Clovis was probably baptized in the cathedral of St. Martin in Tours in 496 in front of a large crowd.  The baptism marked a true turning point in European history: Gaul was no longer pagan and the Merovingians would from that point on be militant defenders of the Roman Catholic Church. Gregory wrote that more than 3,000 of Clovis’ men were baptized right after him,  which even if done in name only represents a significant number. But Clovis was not willing to be a Catholic in name only, he was willing to do the Lord’s and the Pope’s work through his sword.
In 507, Clovis declared war on the Visigoths, who were still occupying southern Gaul at the time. The final battle between Alaric II and the Visigoths and Clovis and the Franks took place near Campus Volgaldensis (modern Vouillé). Gregory recorded that Alaric was killed and Clovis nearly so during the battle.
“Clovis killed Alaric, but, as the Goths fled, two of them suddenly rushed up in the scrum, one on this side and one on that, and struck at the Frankish King with their spears. It was his leather corselet which saved him and the sheer speed of his horse, but he was very near to death.” 
The victory unified almost all of Gaul under Clovis’ rule, with the exception of the outlying regions of Septimania, Burgundy, Provence, Breton, and Armorica.  Most importantly, though, was Clovis’ acceptance by three very important constituencies.
The Church accepted Clovis and the Merovingian Dynasty completely after the victory at Campus Vogaldensis because the Visigoths were Arian Christians. Although Clovis may have viewed the war and victory from the practical perspective of increasing his lands and wealth, the Church leaders saw it as a spiritual victory. 
The victory also legitimized Clovis and the Merovingian Dynasty in the eyes of the Ripurian Franks, who elected him as their king, giving the Merovingians control of the Rhineland around Koln.  Clovis then had to further solidify his position by eliminating all threats from within the dynasty.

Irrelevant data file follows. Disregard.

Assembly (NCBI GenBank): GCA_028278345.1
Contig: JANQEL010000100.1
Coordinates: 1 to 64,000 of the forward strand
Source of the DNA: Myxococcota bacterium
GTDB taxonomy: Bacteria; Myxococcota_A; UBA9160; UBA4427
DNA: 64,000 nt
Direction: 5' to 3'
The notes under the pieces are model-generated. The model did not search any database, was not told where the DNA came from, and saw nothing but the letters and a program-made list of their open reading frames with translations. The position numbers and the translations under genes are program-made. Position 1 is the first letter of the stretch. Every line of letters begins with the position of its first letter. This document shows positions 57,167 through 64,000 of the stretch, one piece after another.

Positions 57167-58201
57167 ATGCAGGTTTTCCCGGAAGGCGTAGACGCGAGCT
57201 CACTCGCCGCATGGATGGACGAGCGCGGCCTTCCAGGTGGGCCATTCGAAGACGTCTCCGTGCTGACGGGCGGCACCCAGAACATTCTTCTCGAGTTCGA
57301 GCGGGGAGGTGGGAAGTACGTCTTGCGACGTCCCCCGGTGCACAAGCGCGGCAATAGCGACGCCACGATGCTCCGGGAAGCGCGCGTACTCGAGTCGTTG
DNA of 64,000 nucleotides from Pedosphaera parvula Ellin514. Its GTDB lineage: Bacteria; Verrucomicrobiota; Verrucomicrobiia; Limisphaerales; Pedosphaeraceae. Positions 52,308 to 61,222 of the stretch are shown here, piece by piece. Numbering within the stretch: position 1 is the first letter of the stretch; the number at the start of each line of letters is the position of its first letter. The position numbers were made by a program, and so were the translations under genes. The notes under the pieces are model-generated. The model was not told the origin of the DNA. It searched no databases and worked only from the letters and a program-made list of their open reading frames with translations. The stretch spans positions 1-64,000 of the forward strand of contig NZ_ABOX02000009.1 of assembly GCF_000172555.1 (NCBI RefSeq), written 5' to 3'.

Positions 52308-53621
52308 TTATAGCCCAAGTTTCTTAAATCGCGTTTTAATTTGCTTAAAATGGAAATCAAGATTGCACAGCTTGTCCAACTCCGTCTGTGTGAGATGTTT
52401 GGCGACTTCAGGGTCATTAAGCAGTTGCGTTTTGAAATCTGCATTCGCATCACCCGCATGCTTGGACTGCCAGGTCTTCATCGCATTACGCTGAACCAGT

“The two Kings of whom I have told you, Ragnachar and Ricchar, were relatives of Clovis. At his command their brother Rignomer was also put to death in Le Mans. As soon as all three were slain, Clovis took over their kingdom and their treasure.” 
For all his efforts in Gaul and on behalf of the Roman Catholic Church, the Byzantine Emperor Anastasius I Dicorus (ruled 491-518) bestowed on Clovis the title of “Consul of Rome.”  Although the title was purely ceremonial as Rome has effectively ceased to function, it still carried with it a certain amount of gravitas. The use of Roman styles and titles was also later duplicated by the Carolingian Frankish king, Charlemagne. When Clovis finally died in 511, he left the later Merovingian kings with a strong and wealthy dynasty that ruled over most of what is today France.
The Merovingian Dynasty is often overshadowed by the later, better know Carolingian Dynasty, but the Merovingians were just as important in European history. The Merovingian kings helped Gaul transition somewhat seamlessly from Roman to Frankish rule and in doing so would establish many of the political borders of Europe that still exist. The greatest of all Merovingian kings, Clovis, also ensured that France would become a Roman Catholic country and helped to establish many of France’s cultural traits in the process, clearing the way for the later Carolingian Dynasty to expand beyond Gaul’s/France’s borders.
- Miller, David Harry. “Ethnogenesis and Religious Revitalization beyond the Roman Frontier: The Case of Frankish Origins.” Journal of World History. 4 (1993) p. 277
- Miller, pgs. 283-5
- Bury, J. B. The Invasion of Europe by the Barbarians. (New York: W. W. Norton and Company, 1967), p. 220
- Gregory of Tours. The History of the Franks. Translated by Lewis Thorpe. (London: Penguin, 1974), Book II, 9
- Barlow, Jonathan. “Kinship, Identity and Fourth-Century Franks.” Historia: Zeitschrift für Alte Geschichte. 45 (1996) pgs. 228-9
- James, Edward. “The Northern World in the Dark Ages, 400-900.” In The Oxford History of Medieval Europe. Edited by George Holmes. (Oxford: Oxford University Press, 2001), pgs. 61-62
- Bury, pgs. 219-20
- Bury, p. 225
- Bury p. 232
- Gregory of Tours, Book II, 30
- James, p. 68
- Bury, p. 242
- Gregory of Tours, Book II, 31
- Gregory of Tours, Book II, 37
- Bury, p. 249
- Bury, p, 250
- Bury, p. 250
- Gregory of Tours, Book II, 42
- Bury, p. 252